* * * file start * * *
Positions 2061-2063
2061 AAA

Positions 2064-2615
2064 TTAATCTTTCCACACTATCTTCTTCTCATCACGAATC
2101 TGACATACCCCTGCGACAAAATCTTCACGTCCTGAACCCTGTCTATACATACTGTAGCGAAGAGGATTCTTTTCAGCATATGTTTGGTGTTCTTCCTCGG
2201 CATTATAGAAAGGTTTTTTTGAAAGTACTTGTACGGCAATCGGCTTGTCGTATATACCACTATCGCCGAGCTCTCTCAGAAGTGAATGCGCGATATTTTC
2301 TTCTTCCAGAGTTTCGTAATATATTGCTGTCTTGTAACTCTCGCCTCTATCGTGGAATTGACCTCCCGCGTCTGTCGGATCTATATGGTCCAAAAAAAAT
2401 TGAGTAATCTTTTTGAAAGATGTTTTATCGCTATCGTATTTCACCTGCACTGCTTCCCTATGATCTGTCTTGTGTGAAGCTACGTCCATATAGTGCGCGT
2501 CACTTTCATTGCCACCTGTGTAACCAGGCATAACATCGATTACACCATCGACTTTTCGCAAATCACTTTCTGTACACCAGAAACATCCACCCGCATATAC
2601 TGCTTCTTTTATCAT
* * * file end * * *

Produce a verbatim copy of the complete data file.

Positions 2061-2063
2061 AAA

Positions 2064-2615
2064 TTAATCTTTCCACACTATCTTCTTCTCATCACGAATC
2101 TGACATACCCCTGCGACAAAATCTTCACGTCCTGAACCCTGTCTATACATACTGTAGCGAAGAGGATTCTTTTCAGCATATGTTTGGTGTTCTTCCTCGG
2201 CATTATAGAAAGGTTTTTTTGAAAGTACTTGTACGGCAATCGGCTTGTCGTATATACCACTATCGCCGAGCTCTCTCAGAAGTGAATGCGCGATATTTTC
2301 TTCTTCCAGAGTTTCGTAATATATTGCTGTCTTGTAACTCTCGCCTCTATCGTGGAATTGACCTCCCGCGTCTGTCGGATCTATATGGTCCAAAAAAAAT
2401 TGAGTAATCTTTTTGAAAGATGTTTTATCGCTATCGTATTTCACCTGCACTGCTTCCCTATGATCTGTCTTGTGTGAAGCTACGTCCATATAGTGCGCGT
2501 CACTTTCATTGCCACCTGTGTAACCAGGCATAACATCGATTACACCATCGACTTTTCGCAAATCACTTTCTGTACACCAGAAACATCCACCCGCATATAC
2601 TGCTTCTTTTATCAT